Life Cycle Assessment (LCA) and Energy Returned on Energy Invested (EROEI)
When it comes to replacing fossil fuels with another kind of energy, you want to be sure you aren’t merely building a Rube Goldberg contraption that churns out less power over its lifetime than the fossil fuel energy used to make the device.
There are decades-old scientific methods that try do do this. The best-known is the Life Cycle Assessment (LCA), which calculates the monetary costs and helps businesses shave costs.
When it comes to evaluating a device that produces energy, a better measurement is the Energy Returned on Energy Invested (EROEI, EROI), which subtracts the fossil fuel energy used in every step and component from how much energy is output over the lifetime of the contraption.
At the start of the fossil fuel age, each barrel of oil discovered could be used to find 100 more, a huge EROI. This enormous bounty of energy was used to build our fabulous civilization. Railroads finally ended famines, clean drinking water and sewage infrastructure raised the average lifespan from 40 to 80 years (Garrett), and oil made possible a million other things – cars, airplanes, movies, electronic goods, 100% comfort 100% of the time, just push a button to heat, air-condition, or cook.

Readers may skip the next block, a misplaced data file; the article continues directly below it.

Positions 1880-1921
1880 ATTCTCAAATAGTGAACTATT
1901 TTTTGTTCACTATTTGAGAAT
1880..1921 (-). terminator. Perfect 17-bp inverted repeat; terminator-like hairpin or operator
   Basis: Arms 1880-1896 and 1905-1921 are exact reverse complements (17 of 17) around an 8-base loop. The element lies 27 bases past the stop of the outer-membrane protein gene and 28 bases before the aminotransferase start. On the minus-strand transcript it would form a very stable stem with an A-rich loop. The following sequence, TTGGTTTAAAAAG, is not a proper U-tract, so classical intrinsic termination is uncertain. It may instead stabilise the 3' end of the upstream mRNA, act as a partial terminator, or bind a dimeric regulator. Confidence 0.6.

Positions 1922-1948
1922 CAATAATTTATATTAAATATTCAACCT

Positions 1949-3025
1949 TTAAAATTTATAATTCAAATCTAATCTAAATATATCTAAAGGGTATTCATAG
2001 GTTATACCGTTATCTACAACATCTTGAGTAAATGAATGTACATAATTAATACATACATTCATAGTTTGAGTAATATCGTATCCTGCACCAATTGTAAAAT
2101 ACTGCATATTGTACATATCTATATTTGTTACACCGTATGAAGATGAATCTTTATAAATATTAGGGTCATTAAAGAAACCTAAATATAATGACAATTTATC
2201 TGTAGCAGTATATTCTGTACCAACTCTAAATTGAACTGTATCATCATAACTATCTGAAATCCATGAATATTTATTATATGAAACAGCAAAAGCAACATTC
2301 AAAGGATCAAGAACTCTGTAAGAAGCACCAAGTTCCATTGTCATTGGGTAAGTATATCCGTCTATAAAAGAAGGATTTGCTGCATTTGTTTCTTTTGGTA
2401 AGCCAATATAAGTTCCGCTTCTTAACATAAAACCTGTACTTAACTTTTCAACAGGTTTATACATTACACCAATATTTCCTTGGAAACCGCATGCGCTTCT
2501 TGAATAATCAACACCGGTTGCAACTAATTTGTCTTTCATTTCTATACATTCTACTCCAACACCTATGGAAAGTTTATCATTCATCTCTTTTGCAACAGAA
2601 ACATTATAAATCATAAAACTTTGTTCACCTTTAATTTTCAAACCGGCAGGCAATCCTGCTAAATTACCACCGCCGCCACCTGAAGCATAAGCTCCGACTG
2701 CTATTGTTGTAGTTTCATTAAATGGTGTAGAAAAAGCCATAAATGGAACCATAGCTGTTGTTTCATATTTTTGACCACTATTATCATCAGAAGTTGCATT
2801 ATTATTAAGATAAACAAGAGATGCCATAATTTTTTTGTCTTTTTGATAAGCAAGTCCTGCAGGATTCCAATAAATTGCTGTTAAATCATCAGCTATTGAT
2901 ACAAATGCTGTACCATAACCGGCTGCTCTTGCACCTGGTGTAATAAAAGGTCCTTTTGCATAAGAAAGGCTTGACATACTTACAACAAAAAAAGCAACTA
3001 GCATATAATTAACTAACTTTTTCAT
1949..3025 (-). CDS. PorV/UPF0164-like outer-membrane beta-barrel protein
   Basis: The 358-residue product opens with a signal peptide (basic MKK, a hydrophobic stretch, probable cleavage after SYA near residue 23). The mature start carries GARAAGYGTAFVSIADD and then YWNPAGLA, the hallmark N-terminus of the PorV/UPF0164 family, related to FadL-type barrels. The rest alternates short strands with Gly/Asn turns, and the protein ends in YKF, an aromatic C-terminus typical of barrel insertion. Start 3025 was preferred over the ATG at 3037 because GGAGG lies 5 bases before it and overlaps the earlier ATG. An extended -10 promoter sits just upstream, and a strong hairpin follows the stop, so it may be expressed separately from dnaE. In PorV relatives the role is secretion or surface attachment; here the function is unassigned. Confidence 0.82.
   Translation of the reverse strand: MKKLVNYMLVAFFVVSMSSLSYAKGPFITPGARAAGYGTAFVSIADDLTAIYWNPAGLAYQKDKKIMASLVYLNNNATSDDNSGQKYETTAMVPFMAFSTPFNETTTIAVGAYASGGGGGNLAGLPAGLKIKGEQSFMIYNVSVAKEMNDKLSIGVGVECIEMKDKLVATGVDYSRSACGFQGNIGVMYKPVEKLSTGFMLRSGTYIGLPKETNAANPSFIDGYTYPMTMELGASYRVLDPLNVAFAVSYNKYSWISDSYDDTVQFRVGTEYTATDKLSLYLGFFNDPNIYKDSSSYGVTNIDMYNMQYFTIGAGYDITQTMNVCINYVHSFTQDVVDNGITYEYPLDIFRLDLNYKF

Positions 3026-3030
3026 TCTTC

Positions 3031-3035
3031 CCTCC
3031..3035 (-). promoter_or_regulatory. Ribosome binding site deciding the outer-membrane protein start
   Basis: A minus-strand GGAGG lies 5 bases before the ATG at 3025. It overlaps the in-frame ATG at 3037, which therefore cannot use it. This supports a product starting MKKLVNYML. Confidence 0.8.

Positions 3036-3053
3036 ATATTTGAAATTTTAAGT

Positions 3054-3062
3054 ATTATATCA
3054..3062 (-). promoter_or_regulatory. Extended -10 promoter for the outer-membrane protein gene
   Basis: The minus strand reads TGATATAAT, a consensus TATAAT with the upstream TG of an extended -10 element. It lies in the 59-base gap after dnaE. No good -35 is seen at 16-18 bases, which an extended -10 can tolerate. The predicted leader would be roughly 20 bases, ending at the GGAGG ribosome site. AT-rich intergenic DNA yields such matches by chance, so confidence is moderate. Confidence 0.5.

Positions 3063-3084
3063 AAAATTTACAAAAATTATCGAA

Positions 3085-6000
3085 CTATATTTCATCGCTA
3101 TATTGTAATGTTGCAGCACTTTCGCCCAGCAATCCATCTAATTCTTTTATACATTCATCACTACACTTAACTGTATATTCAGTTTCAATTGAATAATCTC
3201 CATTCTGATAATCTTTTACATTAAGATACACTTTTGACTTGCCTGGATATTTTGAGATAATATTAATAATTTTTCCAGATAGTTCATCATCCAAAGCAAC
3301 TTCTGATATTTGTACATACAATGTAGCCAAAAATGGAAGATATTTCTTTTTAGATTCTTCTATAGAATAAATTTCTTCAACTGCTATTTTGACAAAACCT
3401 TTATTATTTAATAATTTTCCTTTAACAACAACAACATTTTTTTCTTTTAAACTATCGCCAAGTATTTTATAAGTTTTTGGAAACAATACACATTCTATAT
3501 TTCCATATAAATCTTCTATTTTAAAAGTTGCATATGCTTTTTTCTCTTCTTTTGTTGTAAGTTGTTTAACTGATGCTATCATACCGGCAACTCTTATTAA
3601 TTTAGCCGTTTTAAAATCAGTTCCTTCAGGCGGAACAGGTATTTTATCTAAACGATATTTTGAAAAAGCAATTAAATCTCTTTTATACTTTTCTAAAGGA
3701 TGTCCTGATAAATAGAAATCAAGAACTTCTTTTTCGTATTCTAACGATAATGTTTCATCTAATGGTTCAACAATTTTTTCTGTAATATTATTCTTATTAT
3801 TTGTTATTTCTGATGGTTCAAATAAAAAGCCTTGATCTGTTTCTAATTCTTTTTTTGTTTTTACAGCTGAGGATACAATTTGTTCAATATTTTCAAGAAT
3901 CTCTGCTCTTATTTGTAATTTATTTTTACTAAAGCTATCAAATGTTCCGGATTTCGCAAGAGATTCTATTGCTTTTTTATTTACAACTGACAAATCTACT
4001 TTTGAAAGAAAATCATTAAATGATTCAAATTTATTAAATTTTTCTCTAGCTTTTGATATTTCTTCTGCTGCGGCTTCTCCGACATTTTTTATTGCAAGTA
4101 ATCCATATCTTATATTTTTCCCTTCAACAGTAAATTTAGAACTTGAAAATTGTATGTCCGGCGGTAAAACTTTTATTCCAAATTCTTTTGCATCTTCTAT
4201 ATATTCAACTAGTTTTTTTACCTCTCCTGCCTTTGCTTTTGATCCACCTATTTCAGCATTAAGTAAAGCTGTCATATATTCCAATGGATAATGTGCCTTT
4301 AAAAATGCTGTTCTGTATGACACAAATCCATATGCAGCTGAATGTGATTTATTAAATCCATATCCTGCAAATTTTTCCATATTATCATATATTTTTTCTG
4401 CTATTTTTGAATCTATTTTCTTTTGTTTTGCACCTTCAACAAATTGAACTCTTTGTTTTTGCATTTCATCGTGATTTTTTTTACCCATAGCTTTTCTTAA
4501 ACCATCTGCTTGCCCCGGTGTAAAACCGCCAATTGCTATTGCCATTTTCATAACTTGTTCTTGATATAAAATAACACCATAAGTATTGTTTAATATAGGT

Clearly a negative or break-even EROEI is a big problem. for example, if the fossil fuel energy needed to make ethanol is greater than or equal to the energy in the ethanol produced, then there is no extra energy left over to do anything. Many system ecologists have found the EROEI of ethanol to be negative (Pimentel), or so slightly positive that the tiny amount of excess energy produced wouldn’t be able to run society.
The problems with LCA and EROEI
This is insane! There are infinite regressions, since every object has its own LCA and EROEI. A Toyota car has about 30,000 parts. A windmill turbine has 8,000 components (AWEA). The supply chains (transportation fuel) for both involve thousands of companies and dozens of countries.
LCA & EROEI studies are bound to miss some steps. Reed’s pencil story left out the design, marketing, packaging, sales, distribution, and energy to fuel the supply chains between California, Oregon, Mississippi, Brazil, Sri Lanka, Indonesia, etc., and the final ride the pencil takes to the garbage dump.